• Sticklebacks
  • Easily identified by spiny “finlets” on first dorsal fin
  • Caudal peduncle extremely thin
  • No scales
  • Found mainly in quieter waters—consume invertebrates
class amphibia
Class Amphibia
  • Amphibians
  • Name implies two life stages: larval and adult
  • Many live in or near water for much of their life cycle
  • Respiration may be accomplished through lungs, gills or simple diffusion through the skin, depending on species and life stage
  • Skin is generally moist, not covered with scales
  • Generally sensitive to human impacts on water quality
order caudata
Order Caudata
  • Salamanders
  • Two to four legs and a long tail—no claws
  • Two-thirds of world’s species live in Americas
  • Some species retain larval characteristics throughout life (e.g. external gills)
  • Some species estivate during periods of drought,
order anura
Order Anura
  • Frogs and Toads
  • Most have a familiar tadpole larval stage that develops in water
    • Larval stage may last anywhere from a few weeks to a couple of years
    • Feeds on algae, detritus, inverts
  • Adult stage has four legs and is typically terrestrial or semi-aquatic
    • Feeds mainly on invertebrates
    • Some may eat other frogs or snakes
family bufonidae bufo americanus
Family BufonidaeBufo americanus
  • American toad
  • Warty skin and short legs for hopping (characteristic of toads)
  • Adult occupies all kinds of terrestrial habitats, returns to water (often ephemeral) to breed
  • Tadpole is dark, has rounded tail with little pigment around the edges
family hylidae
Family Hylidae
  • Treefrogs
  • Slender, long limbs and digits
  • Usually small
  • May be somewhat arboreal
family hylidae hyla versicolor chrysocelis
Family HylidaeHyla versicolor/chrysocelis
  • Gray treefrog
  • Has adhesive pads on long toes, adapted to climbing
  • Adults warty with bright coloration under legs
  • Usually stay close to swampy areas
  • Tadpoles strongly patterned—may also be tinged with color
family hylidae pseudacris crucifer
Family HylidaePseudacris crucifer
  • Spring peeper
  • Very tiny—more likely to be heard than seen
    • If seen, can be identified by ‘x’ on back
  • Adults are somewhat arboreal, preferring swampy areas
  • Tadpoles tiny, with lightly mottled tails
family ranidae
Family Ranidae
  • True frogs
  • Skin fairly smooth with well-developed legs for leaping
  • Front toes lack adhesive pads and webbing; rear toes are webbed
family ranidae rana catesbeiana
Family RanidaeRana catesbeiana
  • Bullfrog
  • Adults are large, with no dorsolateral ridges and usually little patterning on body
  • Voice is deep croak
  • Spend much of life in or very close to water
  • Tadpoles are large; may take two seasons to mature
family ranidae rana pipiens
Family RanidaeRana pipiens
  • Leopard frog
  • Adult has dorsolateral ridges and dark, round spots on back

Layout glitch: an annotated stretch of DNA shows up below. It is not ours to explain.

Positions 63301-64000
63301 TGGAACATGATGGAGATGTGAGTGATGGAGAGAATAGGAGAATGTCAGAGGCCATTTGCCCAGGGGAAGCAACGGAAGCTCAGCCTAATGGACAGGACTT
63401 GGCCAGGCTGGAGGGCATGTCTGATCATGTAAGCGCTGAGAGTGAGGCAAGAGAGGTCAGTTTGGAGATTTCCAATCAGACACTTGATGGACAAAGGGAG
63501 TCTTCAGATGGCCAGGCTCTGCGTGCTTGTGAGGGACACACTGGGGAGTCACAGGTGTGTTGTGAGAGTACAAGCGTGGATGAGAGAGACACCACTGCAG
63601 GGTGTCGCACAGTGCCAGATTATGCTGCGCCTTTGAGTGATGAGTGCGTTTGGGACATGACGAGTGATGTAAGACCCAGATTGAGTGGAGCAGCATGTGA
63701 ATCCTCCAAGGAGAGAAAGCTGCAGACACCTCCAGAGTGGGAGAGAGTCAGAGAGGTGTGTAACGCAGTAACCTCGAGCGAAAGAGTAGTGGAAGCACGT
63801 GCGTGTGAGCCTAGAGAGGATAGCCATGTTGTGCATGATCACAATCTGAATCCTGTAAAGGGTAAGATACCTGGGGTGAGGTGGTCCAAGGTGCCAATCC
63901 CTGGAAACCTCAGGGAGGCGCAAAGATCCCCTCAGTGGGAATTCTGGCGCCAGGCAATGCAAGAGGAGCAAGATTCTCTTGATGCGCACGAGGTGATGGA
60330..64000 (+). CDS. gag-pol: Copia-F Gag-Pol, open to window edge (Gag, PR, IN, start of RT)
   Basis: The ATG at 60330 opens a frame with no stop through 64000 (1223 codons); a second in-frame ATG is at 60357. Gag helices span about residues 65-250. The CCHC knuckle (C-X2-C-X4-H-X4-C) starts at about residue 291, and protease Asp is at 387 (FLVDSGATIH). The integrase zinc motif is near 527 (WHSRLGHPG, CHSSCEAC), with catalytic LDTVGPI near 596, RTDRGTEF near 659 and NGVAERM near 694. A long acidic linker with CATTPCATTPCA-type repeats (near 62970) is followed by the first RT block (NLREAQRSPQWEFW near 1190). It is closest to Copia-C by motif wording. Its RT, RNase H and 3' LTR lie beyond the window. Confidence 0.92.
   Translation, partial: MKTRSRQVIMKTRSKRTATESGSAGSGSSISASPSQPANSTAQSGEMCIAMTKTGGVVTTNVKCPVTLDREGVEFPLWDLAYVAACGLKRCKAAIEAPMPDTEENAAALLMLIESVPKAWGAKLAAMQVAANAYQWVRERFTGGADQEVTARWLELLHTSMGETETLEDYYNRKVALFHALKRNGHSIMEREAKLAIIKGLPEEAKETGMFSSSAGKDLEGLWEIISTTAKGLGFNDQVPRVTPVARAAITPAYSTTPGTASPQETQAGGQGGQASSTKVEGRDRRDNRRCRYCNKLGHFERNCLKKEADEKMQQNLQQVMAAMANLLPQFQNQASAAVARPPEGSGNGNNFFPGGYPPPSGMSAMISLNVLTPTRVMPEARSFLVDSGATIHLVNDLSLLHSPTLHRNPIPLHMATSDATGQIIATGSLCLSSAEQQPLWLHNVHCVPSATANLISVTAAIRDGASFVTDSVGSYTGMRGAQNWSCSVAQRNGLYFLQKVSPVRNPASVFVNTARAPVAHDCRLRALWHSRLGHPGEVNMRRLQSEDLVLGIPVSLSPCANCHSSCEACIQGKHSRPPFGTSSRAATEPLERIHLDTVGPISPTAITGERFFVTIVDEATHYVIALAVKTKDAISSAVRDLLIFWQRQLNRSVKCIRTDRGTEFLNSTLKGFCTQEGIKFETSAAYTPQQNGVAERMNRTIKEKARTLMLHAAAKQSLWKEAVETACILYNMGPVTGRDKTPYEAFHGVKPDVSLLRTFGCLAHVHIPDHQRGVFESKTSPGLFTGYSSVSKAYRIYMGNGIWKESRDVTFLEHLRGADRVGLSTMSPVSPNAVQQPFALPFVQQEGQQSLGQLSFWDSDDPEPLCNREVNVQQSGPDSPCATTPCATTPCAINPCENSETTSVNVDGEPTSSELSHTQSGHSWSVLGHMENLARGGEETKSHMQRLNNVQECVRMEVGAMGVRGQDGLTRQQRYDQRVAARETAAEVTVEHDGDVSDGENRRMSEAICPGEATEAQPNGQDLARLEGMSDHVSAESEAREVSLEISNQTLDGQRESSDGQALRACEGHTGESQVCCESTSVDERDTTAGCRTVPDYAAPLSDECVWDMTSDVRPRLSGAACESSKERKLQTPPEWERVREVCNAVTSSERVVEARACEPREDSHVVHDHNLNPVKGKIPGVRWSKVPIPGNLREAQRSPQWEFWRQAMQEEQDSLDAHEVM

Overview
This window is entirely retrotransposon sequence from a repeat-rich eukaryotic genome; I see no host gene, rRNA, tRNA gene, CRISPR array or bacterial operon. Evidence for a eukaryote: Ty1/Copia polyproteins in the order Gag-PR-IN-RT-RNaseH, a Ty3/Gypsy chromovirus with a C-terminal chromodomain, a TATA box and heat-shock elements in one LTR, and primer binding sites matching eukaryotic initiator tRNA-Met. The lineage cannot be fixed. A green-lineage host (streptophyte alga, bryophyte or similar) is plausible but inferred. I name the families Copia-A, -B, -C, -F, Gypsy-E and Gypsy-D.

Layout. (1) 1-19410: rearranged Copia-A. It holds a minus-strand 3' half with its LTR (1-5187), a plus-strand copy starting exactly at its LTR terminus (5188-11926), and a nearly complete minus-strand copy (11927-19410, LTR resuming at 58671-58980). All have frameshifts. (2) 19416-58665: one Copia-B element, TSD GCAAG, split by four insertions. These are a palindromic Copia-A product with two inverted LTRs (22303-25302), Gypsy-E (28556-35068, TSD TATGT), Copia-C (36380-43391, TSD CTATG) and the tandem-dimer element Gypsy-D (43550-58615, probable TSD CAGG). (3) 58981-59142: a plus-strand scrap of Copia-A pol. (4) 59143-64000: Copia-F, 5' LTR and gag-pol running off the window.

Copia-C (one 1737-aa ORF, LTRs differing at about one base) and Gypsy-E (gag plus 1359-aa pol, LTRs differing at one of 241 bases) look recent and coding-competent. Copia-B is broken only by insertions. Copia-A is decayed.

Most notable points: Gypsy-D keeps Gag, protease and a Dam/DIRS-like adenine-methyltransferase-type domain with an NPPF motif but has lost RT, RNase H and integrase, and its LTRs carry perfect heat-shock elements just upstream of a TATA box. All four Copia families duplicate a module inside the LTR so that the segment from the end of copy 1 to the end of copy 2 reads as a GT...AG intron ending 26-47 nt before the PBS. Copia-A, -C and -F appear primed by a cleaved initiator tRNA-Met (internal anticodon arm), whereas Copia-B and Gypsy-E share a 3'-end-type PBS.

• Voice is snore-like
  • Found in wide variety of wetlands; sometimes wanders into dry meadows
  • Tadpole mottled throughout
family ranidae rana sylvatica
Family RanidaeRana sylvatica
  • Wood frog
  • Adult easily identified by dark mask across face
  • Voice sounds like clucking
  • Prefers wooded bottomlands
  • Usually breeds early; sometimes before ice is off of lakes
  • Tadpole develops quickly; has high, relatively unmarked dorsal fin
class reptilia
Class Reptilia
  • Reptiles
  • Have scales (few exceptions) and clawed toes (if they have toes)
  • Young resemble adults
order squamata suborder serpentes
Order SquamataSuborder Serpentes
  • Family Colubridae: Water snakes
  • Nerodia sipedon sipedon, the northern water snake is only member in MI
  • Is not venomous, but is persecuted by many because of this perception
  • Common in/near rivers, swamps, bogs, etc.
order testudines
Order Testudines
  • Turtles
  • Characterized by carapace and four clawed legs
  • Underbelly called plastron—may be variously jointed
  • Some are exclusively aquatic—others are terrestrial
family chelydridae chelydra serpentina
Family ChelydridaeChelydra serpentina
  • Snapping turtle
  • Large, heavily armored turtle
  • Three-keeled carapace
  • Spends much of time submerged—rarely basks
  • In water, eats almost anything
  • Out of water, will try to bite almost anything, even cars
family emydidae graptemys geographica
Family EmydidaeGraptemys geographica
  • Map turtle
  • Single keel on carapace
  • Yellow spot behind eye
  • “Map” pattern on dorsum
  • Prefers large bodies of water
  • Good swimmer—will eat fish—but also likes to bask on logs
family emydidae chrysemys picta marginata
Family EmydidaeChrysemys picta marginata
  • Midland painted turtle
  • Carapace shallow keel (in females)
  • Marked with reds and oranges on sides and plastron
  • Prefers shallow, weedy spots
  • Omnivorous
family trionychidae apolone spinifera spinifera
Family TrionychidaeApolone spinifera spinifera
  • Eastern spiny softshell
  • Carapace is soft and pliable—has chocolate-chip pattern
  • Head is small with long snout for snorkeling
  • Mainly a turtle of large rivers
    • Spends lots of time swimming
    • Sometimes basks on logs or rocks, but always where water is close by
  • Largely predatory on fish and inverts